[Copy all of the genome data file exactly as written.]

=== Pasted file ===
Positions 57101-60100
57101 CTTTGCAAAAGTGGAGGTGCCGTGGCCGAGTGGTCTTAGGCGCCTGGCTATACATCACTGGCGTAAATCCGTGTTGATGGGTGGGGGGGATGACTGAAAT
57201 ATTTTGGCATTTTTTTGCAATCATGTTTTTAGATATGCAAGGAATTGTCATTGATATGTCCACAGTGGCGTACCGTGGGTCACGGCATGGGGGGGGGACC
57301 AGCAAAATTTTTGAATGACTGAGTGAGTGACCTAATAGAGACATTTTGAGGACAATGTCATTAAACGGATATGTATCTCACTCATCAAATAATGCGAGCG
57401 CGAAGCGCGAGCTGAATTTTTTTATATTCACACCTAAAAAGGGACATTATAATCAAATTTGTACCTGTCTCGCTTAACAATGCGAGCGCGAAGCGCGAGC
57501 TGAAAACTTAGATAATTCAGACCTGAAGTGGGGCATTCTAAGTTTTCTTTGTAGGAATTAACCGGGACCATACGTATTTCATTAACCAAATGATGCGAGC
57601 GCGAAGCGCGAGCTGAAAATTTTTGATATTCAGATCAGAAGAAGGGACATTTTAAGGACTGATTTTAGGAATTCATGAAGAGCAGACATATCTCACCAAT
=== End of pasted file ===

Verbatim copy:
Positions 57101-60100
57101 CTTTGCAAAAGTGGAGGTGCCGTGGCCGAGTGGTCTTAGGCGCCTGGCTATACATCACTGGCGTAAATCCGTGTTGATGGGTGGGGGGGATGACTGAAAT
57201 ATTTTGGCATTTTTTTGCAATCATGTTTTTAGATATGCAAGGAATTGTCATTGATATGTCCACAGTGGCGTACCGTGGGTCACGGCATGGGGGGGGGACC
57301 AGCAAAATTTTTGAATGACTGAGTGAGTGACCTAATAGAGACATTTTGAGGACAATGTCATTAAACGGATATGTATCTCACTCATCAAATAATGCGAGCG
57401 CGAAGCGCGAGCTGAATTTTTTTATATTCACACCTAAAAAGGGACATTATAATCAAATTTGTACCTGTCTCGCTTAACAATGCGAGCGCGAAGCGCGAGC
57501 TGAAAACTTAGATAATTCAGACCTGAAGTGGGGCATTCTAAGTTTTCTTTGTAGGAATTAACCGGGACCATACGTATTTCATTAACCAAATGATGCGAGC
57601 GCGAAGCGCGAGCTGAAAATTTTTGATATTCAGATCAGAAGAAGGGACATTTTAAGGACTGATTTTAGGAATTCATGAAGAGCAGACATATCTCACCAAT